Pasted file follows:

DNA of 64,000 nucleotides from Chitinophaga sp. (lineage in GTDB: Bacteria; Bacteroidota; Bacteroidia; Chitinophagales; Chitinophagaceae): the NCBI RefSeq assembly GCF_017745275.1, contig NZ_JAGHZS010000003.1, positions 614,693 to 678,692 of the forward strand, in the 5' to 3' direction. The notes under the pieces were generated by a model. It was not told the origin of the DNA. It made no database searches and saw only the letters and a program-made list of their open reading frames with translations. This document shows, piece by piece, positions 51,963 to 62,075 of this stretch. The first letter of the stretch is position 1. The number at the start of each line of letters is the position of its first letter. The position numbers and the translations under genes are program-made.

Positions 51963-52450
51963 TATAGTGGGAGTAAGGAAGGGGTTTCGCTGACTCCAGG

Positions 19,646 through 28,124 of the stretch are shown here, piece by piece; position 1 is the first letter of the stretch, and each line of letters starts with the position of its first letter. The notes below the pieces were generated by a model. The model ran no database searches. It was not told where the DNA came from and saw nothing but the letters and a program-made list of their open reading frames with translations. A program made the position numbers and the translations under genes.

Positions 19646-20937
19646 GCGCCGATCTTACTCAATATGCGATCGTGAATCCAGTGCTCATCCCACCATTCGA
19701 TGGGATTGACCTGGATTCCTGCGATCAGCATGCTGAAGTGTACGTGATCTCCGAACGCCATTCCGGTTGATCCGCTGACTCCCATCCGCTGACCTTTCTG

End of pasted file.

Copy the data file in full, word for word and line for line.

DNA of 64,000 nucleotides from Chitinophaga sp. (lineage in GTDB: Bacteria; Bacteroidota; Bacteroidia; Chitinophagales; Chitinophagaceae): the NCBI RefSeq assembly GCF_017745275.1, contig NZ_JAGHZS010000003.1, positions 614,693 to 678,692 of the forward strand, in the 5' to 3' direction. The notes under the pieces were generated by a model. It was not told the origin of the DNA. It made no database searches and saw only the letters and a program-made list of their open reading frames with translations. This document shows, piece by piece, positions 51,963 to 62,075 of this stretch. The first letter of the stretch is position 1. The number at the start of each line of letters is the position of its first letter. The position numbers and the translations under genes are program-made.

Positions 51963-52450
51963 TATAGTGGGAGTAAGGAAGGGGTTTCGCTGACTCCAGG

Positions 19,646 through 28,124 of the stretch are shown here, piece by piece; position 1 is the first letter of the stretch, and each line of letters starts with the position of its first letter. The notes below the pieces were generated by a model. The model ran no database searches. It was not told where the DNA came from and saw nothing but the letters and a program-made list of their open reading frames with translations. A program made the position numbers and the translations under genes.

Positions 19646-20937
19646 GCGCCGATCTTACTCAATATGCGATCGTGAATCCAGTGCTCATCCCACCATTCGA
19701 TGGGATTGACCTGGATTCCTGCGATCAGCATGCTGAAGTGTACGTGATCTCCGAACGCCATTCCGGTTGATCCGCTGACTCCCATCCGCTGACCTTTCTG